which was simple enough to tell people what it was about and intriguing enough for them to want to know more.
Our first group of players.
The first day of PAX was very much about learning how to best manage the booth, draw people in and then giving them the best experience possible. Some of the things we were able to learn and adjust during the weekend include:
– Only needing 3 people to run the booth at any one time. This gave us the flexibility to have 2 people demonstrating the actual game while we had one person trying to draw people in. Also because it was a local multiplayer game, it gave us the ability to join a game and showcase where it really shines which is at 4 players.
– How to best showcase the game. We would jump into the basic TeleBlast game mode since the pace of the game is largely dictated by the people playing and it was a simple introduction to the mechanics of the game. It was delightful to see that ‘ah-ha’ moment that people would have after a couple of rounds seeing them understand the game and then become highly competitive.
After the first game, we would set them up with the Capture the Flag mode with a few gameplay variations turned on, namely ‘Black Hole Explosions’, which draw other players in, and ‘Phase Dash’, which allows players to dash through walls. We chose these options because it allowed people to experience how alternate game modes and variations would change the game in the future and it left them wanting to play and explore more.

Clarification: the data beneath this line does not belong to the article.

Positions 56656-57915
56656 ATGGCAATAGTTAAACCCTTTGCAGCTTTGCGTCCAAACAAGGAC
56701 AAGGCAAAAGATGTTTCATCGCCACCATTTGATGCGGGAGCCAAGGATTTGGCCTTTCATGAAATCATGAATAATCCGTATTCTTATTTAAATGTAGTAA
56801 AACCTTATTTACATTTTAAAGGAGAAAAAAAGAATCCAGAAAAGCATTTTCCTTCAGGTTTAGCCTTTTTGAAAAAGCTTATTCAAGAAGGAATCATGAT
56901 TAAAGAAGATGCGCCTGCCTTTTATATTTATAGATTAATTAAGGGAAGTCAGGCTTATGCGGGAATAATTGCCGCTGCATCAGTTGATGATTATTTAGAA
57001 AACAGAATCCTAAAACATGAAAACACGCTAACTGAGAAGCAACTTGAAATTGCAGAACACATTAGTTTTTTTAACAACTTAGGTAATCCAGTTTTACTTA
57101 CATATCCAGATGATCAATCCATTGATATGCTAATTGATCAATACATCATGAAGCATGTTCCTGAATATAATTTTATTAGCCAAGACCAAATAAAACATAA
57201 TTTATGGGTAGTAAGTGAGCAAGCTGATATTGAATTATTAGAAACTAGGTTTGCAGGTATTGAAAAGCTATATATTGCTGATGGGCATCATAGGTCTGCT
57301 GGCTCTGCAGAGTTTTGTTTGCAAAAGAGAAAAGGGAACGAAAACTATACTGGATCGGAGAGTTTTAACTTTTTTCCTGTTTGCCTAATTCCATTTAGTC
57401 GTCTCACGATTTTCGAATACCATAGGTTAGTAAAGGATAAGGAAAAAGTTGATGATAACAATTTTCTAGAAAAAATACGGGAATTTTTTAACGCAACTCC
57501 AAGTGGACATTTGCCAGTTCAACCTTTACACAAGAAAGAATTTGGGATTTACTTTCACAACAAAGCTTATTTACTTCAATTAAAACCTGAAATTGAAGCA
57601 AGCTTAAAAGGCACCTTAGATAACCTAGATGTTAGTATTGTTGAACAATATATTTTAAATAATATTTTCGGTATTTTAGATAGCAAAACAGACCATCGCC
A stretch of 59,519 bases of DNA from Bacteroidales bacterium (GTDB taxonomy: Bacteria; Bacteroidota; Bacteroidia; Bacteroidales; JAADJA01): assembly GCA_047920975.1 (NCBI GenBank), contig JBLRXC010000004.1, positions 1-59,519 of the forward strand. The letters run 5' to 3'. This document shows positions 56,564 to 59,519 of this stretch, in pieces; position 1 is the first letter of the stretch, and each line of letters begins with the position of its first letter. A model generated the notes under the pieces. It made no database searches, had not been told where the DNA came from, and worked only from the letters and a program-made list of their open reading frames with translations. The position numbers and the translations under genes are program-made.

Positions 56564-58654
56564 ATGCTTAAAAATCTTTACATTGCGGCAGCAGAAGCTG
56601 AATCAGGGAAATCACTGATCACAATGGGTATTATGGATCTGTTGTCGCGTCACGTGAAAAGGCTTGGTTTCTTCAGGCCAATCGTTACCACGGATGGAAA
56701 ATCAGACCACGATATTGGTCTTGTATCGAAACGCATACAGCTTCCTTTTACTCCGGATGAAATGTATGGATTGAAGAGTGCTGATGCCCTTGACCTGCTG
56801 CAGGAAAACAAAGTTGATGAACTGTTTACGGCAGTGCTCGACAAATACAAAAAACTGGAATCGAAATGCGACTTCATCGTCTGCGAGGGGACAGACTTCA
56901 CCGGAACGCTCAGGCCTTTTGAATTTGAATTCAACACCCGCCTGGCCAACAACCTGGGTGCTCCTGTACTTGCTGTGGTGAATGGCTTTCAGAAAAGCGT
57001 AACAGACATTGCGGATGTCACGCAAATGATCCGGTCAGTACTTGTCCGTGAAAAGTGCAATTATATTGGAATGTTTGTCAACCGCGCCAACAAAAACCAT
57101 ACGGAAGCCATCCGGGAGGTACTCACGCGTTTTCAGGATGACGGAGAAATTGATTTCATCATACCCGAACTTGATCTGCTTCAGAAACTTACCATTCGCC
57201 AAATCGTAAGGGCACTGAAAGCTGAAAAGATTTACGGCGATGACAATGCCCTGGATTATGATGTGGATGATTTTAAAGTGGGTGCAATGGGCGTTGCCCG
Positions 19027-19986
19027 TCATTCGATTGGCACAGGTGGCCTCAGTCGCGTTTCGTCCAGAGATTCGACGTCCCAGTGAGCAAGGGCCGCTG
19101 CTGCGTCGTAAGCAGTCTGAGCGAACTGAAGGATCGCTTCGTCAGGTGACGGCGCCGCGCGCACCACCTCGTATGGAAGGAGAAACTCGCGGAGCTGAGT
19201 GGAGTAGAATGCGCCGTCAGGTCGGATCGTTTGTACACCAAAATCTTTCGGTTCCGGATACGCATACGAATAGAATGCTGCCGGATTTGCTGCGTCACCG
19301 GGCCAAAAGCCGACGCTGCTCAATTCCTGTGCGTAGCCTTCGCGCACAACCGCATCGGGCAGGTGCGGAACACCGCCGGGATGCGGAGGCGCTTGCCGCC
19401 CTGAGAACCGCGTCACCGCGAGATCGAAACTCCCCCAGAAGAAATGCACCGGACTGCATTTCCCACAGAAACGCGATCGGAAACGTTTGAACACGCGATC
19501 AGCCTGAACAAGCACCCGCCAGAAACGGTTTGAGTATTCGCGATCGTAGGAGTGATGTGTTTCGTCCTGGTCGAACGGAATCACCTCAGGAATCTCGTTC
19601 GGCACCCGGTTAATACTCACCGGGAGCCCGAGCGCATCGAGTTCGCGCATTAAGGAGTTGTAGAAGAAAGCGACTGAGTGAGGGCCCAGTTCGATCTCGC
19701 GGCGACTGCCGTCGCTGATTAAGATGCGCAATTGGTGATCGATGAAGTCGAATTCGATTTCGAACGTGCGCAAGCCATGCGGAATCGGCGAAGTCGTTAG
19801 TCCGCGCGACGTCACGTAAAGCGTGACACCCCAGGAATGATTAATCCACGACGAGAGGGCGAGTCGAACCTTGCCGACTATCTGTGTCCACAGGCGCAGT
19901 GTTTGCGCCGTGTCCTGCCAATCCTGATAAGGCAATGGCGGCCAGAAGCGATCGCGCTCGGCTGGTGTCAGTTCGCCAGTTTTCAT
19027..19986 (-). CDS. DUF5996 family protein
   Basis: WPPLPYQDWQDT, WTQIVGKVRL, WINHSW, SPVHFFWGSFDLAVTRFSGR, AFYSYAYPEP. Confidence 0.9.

Saturday was by far the busiest day of the convention and it went by in a blur. We learned from Friday and had a rotating roster of 3 people working on the booth which allowed each of us to have some time off to take in the rest of the show or just get some rest in the indie room. By that point, we had already understood how to pitch the game and also demo it so it simply became about attracting people to the booth which was easy with a constant stream of players. One of the highlights of the weekend was a kid who played the game for around 6 of the 8 hours on Saturday; he took on all challengers and won a lot of games but what amazed me was his enthusiasm to go home and show the game to all his friends.